Dining out is an inexpensive activity in Berlin. All prices on menus include VAT (sales tax). Currently in Berlin, restaurants are mostly non-smoking, but places with two rooms can offer one as a smoking room (although this applies mostly to bars). Smoking bars without a second room prohibit entrance to those under 18. Smoking in restaurants, except working-class places, is rare. You should never expect that an eating establishment will accept credit cards; if you have any doubts, ask before you’re seated. Depending on the establishment, reservations may or may not be possible.

Hours of business vary greatly however generally speaking establishments are open throughout the day and well into the evening.

Notable restaurants offering typical German fare include:

Unlike many European cities, brunch is a common dining event on the weekends, and usually features buffet-style service. Charlottchen, Droysenstraße 1, Charlottenber tel 030 324 47 17, and Strandbad Mitte, Kleine Hamburger Straße 16, Mitte tel 030 24 62 89 63 are especially great for families, as they have play areas for kids.

However, the main draw to Berlin’s food scene is the incredible range of food you can have. There is a wide variety of ethnic food available in the city’s many restaurants. However, there are a few caveats. Affordable French food is rare; east Asian food is usually wok-style noodles; there’s very little authentic Chinese food; Malaysian food is unknown; and Indian restaurants are everywhere, but extremely unauthentic.

Notable ethnic restaurants include:

  • Al Contadino sotto le Stelle; Auguststrasse 34; tel: 281 9023; http://www.alcontadino.com/; Upscale Italian food.
  • Trattoria Paparazzi; Husemannstrasse 35; tel: 440 7333; Well-priced southern Italian food.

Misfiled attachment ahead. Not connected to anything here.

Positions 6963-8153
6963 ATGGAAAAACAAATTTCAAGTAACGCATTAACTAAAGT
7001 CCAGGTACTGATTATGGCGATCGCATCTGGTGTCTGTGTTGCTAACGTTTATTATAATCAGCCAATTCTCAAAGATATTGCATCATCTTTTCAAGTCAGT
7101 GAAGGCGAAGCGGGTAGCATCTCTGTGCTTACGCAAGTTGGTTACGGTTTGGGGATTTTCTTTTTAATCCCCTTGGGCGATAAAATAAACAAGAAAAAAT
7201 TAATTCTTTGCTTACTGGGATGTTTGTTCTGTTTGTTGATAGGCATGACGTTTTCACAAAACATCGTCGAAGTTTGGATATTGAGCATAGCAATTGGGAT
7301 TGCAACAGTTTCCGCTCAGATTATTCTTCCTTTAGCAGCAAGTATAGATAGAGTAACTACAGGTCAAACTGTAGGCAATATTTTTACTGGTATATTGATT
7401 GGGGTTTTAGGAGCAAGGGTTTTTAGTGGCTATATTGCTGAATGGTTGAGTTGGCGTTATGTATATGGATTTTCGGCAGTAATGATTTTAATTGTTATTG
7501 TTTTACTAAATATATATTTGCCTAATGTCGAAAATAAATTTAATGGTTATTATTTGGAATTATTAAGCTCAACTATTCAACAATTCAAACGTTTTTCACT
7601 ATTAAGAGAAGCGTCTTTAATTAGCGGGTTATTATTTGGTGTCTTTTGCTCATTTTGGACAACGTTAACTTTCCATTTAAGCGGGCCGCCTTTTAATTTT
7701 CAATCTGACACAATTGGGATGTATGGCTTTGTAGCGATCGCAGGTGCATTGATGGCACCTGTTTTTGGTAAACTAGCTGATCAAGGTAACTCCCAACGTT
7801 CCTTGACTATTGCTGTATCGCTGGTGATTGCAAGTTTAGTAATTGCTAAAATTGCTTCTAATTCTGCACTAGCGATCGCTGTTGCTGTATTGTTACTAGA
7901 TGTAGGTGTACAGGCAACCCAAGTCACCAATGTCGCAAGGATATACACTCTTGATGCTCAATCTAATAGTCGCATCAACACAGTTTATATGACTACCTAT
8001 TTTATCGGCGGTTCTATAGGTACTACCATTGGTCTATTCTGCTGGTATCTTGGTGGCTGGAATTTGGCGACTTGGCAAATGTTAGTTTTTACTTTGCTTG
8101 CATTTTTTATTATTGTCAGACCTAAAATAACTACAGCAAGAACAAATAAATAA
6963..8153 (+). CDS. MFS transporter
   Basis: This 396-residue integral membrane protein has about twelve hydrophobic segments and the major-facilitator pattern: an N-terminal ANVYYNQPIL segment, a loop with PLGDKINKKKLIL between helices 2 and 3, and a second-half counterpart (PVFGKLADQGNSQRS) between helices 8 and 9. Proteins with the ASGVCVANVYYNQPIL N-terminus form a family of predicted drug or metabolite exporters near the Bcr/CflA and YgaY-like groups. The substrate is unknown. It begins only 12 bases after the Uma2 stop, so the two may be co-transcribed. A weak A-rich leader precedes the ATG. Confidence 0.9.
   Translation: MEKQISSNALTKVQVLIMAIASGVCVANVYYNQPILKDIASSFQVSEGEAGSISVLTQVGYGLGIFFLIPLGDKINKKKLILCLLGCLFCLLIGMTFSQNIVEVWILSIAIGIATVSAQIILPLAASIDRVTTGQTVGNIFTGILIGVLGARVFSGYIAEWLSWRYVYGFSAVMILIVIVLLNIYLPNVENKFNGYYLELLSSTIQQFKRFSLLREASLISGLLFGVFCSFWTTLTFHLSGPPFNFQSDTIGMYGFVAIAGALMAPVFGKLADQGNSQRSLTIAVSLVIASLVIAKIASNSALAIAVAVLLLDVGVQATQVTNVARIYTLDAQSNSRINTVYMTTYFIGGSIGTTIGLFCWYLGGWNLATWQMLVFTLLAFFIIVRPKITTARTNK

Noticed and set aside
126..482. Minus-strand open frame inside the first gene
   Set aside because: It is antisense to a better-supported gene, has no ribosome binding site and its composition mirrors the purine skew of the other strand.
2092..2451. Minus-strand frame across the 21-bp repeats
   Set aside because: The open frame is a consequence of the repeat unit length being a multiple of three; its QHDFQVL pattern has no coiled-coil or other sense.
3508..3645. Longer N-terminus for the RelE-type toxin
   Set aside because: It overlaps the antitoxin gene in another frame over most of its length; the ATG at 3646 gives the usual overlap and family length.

• Ostwind; Husemannstrasse 13; tel. 441 5951; Well-priced and authentic Chinese food.
  • The Bird; am Falkplatz 5; tel: 51 05 32 83; http://www.thebirdinberlin.com/; Steaks, a rare commodity in Berlin, and American food, medium-range prices.
  • Restaurant Pasternak; Knaackstrasse 22/24; tel: 441 3399; http://www.restaurant-pasternak.de/; Russian food, well-priced.
  • Le Cochon Bourgeois; Fichtestrasse 24; tel: 693 0101; Medium-range priced French food.

Dining Etiquette

Once you are enter a restaurant, you don’t wait to be seated. Find an empty table and take a seat. It is very uncommon to have a waiter seat you. If there are no empty tables, it is not considered impolite to ask if you can share a table with someone who is already seated. Obviously reserved tables (reserviert) should be avoided.

Beliners are very family orientated and as a reflection, children are welcome in most restaurants, in fact you would be hard pressed to find one that doesn’t cater to little ones.

When it comes time to pay for the bill, it is not uncommon for the waiter to linger around for payment once they have handed you the slip. Leaving money on the table to settle a bill or even to leave a tip is not done.

Where to Eat

Some great resources for reading reviews on Restaurants throughout Berlin are as follows:

  • Timeout Berlin (http://www.timeout.com/travel/berlin) has the best restaurant guides in English; you can pick up a copy at almost any newsstand in the most touristy areas of Berlin.
  • http://www.hungryinberlin.com/ has useful links for cooks, a comprehensive market schedule and market and restaurant views from expat locals.
  • Qype (http://www.qype.co.uk/de) is a review forum where you can find out great recommendations from the locals.
  • Exberliner (http://www.exberliner.com) has a great website full of lots of tips on where to eat. Also check out their monthly magazine for latest reviews.
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